Mack Ade - Addison Reed


Ya know, if you ask 100 Mets fans how pitcher Addison Reed became a Met, at least 90 of them would tell you via free agency.

It simply isn’t true.

On August 30, 2015, the Mets traded Matt Koch and Miller Diaz to the Arizona Diamondbacks for the then 26-year old Reed. How did that work out?

Koch finally made it to the majors in 2016 where he went 1-1, 2.00, 0.72, 7-G, 2-starts, 18-IP, 10-K. Diaz still is pitching at the AA level, though he did have some decent success at that level last season (17-relief appearances, 2.82).

But all this pales at the success that Reed has brought to the Mets. He pitched in 17 games for the Mets in 2015 and posted a 1.17-ERA. He followed this last season with 80 appearances and a stat line of 1.97, 0.94.

Rylan Edwards, of Rotographs, wrote an article in October 216 about the top relievers in baseball and had Reed on the top portion of the list –

Addison Reed seems to have figured something out, posting career bests in both K/9 and BB/9. He induced hitters to chase more often than at any point in his career and Reed’s first-pitch strike rate ranked third among qualified relievers. With improvements like those, I can overlook some of the good fortune he experienced with respect to strand rate and HR/FB%.

         Former Mack’s Mets writer, Jack Flynn, who has re-joined the site this week, had this spin –

            Forget about Matt Harvey and how his recovery from thoracic outlet syndrome will go. Forget about Zack Wheeler and the very real possibility that Tommy John surgery has robbed him of the chance to ever be a productive major league pitcher.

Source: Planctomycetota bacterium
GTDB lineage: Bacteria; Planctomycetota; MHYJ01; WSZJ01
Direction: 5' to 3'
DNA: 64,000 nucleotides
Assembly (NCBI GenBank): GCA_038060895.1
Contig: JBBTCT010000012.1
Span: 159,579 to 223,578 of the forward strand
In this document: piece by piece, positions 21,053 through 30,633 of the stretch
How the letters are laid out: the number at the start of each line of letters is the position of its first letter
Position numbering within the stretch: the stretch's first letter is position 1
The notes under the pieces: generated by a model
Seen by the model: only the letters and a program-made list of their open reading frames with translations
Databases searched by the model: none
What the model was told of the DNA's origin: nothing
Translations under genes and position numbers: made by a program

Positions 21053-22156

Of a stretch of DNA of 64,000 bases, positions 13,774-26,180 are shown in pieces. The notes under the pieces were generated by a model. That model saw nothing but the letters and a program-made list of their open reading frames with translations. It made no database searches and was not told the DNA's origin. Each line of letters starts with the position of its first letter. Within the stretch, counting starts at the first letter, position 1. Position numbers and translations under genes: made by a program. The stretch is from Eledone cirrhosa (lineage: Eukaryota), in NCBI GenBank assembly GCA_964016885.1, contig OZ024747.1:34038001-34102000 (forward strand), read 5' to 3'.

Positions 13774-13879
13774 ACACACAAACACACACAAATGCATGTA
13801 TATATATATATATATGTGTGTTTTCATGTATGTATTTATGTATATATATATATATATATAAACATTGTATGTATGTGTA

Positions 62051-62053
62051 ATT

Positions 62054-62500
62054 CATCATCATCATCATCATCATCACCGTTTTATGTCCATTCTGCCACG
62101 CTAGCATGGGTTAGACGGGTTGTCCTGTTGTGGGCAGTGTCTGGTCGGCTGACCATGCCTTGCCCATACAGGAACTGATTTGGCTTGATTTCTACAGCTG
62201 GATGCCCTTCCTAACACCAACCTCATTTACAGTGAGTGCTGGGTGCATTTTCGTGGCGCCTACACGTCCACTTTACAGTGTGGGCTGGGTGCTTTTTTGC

The most compelling comeback story in Flushing for 2017 is that of Addision Reed – and if he can sustain the magic that has transformed him from a failed closer into an elite set-up man.

It’s easy to forget that Reed came to the Mets as an afterthought – a late August 2015 transaction that went relatively unnoticed given the expectations that New York had for him. The Mets didn’t expect Reed to replicate his performance during his first three full years in the big leagues, when he saved over 100 games. They simply hoped he would be one of the bridges from their emerging young starters to their fully emerged closer Jeurys Familia.
Reed did just that over the last month of the 2015 season and through the Mets’ unexpected run to a National League pennant. Despite being lit up in the final game of the World Series, Reed emerged as a dominant set-up man in 2016, putting up the best single-season ERA and WHIP of his career.
Was it the move to a less pressure-filled role that allowed Reed to blossom? Was it the gradual transformation from a fly ball pitcher to a ground ball pitcher that began while Reed was in Arizona? Or is it simply a matter of a young man fully harnessing his talent as he matured into life as a professional baseball player?

The Mets may not even know the answer – and they very likely do not care. Reed will likely be given a chance to close if and when Familia misses time to begin the 2017 season as a result of an off-season domestic violence dispute. Reed has a closer’s pedigree, which sets him apart from the rest of the Mets’ bullpen right now.

Another factor to consider is Reed’s impending free agent status (the Mets control him only through 2017). Closers get paid more than set-up men – and Reed must know that the more time he spends in the eighth inning means the less money he will be spending over the next three to five years. Will Reed be able to ignore that and put in another dominant campaign for the Orange and Blue? Or will the desire to maximize every dollar in free agency become a distraction that affects his performance?

Reed’s ability to hold down the closer role in Familia’s absence – and then slip seamlessly back into the set-up role he was so successful in last year – will go a long way toward determining of the Mets can challenge Washington in the NL East this year. It will also go a long way toward determining him how the Mets – and the rest of the major leagues – will view him in 2018 and beyond.